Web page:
Plutus Award winner and regular guest on the 2 Guys and Your Money podcast, Len Penzo, got some airtime from Dave Ramsey. MSN Money featured Len’s “What’s it like to be a billionaire” article (click here for the original post), which Dave was inclined to read during the 3rd hour on January 7th, 2013.
Len’s literary piece
It is an unusual look of how much your income can purchase when compared to lower-income earners. By the way, if you are reading this post you are probably a lower-income earner when compared to Amancio Ortega, who earned more than $18 Billion last year.
Dave Ramsey contemplates how this really works in the average American’s mind. It’s about ratios. “When you start thinking about judging what other people spend”, Dave said, “have you ever noticed that the level of car that you drive is the level of car that is holy?”
He further commented about this mindset that “If anyone has a nicer car than you then [you think] they spent too much on their car and they should have spent less and given it to the poor – that they’re not as Christian as you?”
“By the way, your car is nicer than 96% of the rest of the world. The same applies to your house: Your house is the holy level of house. Anyone that has a house that is ten times as nice as yours then you can’t be holy. That’s unspiritual”, Dave said.
Beware the green monster
Jealousy drives people’s feelings about other people’s big purchases when it doesn’t fit into their income/spending class. What I mean by that is we, as humans, constantly want what we can’t have. That causes us to do one of three things:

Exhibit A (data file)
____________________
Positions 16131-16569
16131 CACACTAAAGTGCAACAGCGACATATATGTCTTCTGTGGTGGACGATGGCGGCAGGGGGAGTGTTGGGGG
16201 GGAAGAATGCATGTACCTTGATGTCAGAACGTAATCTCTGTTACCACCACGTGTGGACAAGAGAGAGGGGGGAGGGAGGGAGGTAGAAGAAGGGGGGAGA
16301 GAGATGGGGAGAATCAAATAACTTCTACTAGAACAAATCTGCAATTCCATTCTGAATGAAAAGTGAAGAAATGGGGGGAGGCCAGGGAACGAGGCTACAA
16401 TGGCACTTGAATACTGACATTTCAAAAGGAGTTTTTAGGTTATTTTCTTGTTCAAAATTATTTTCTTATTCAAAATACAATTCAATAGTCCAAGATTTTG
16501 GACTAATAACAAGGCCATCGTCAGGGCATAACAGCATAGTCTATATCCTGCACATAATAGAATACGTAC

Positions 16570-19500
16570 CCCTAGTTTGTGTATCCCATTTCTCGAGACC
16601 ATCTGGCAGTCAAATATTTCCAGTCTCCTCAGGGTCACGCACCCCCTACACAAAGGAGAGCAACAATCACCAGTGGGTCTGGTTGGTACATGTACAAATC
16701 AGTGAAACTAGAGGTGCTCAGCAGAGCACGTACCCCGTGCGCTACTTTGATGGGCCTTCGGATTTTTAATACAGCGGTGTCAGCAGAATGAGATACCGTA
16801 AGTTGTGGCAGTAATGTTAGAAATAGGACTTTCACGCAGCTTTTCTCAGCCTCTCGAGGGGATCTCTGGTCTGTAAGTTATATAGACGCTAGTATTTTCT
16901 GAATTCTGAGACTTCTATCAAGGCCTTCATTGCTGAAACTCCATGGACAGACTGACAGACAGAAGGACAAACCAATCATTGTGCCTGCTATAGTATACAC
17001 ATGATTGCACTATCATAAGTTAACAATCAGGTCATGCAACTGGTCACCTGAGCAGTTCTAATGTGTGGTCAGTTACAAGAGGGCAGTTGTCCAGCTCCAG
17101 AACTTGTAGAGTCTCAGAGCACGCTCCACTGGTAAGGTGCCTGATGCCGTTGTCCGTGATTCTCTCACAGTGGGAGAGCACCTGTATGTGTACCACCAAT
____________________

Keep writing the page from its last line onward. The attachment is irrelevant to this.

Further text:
- Whine about how our situation prohibits us from ever having something so nice
- Complain and moan until someone feels so bad for us that they buy us something (kids are great at this)
- Promote socialistic ideals (the redistribution of wealth principle)
None of these are good for us or for the person we are envious of. The green monster bursts out of our spirit as if it were the Incredible Hulk.
I covet like everyone else
I find myself doing this often, wanting things other people have and thinking I should have one because “I work hard”. I change my mindset quickly by thinking about the little girl we sponsor in India. They truly are lower-income earners, making only a few dollars a month, yet they seem to get by without the latest smart-phone or luxury transportation vehicle.
Thinking about that makes me realize how truly blessed I really am to have clean water, a furnace powerful enough to warm the entire house, and the freedom to buy anything on Len’s What It Feels Like list – so long as I have the cash for it!
How about you? Do you have ways to beat the green monster of jealousy?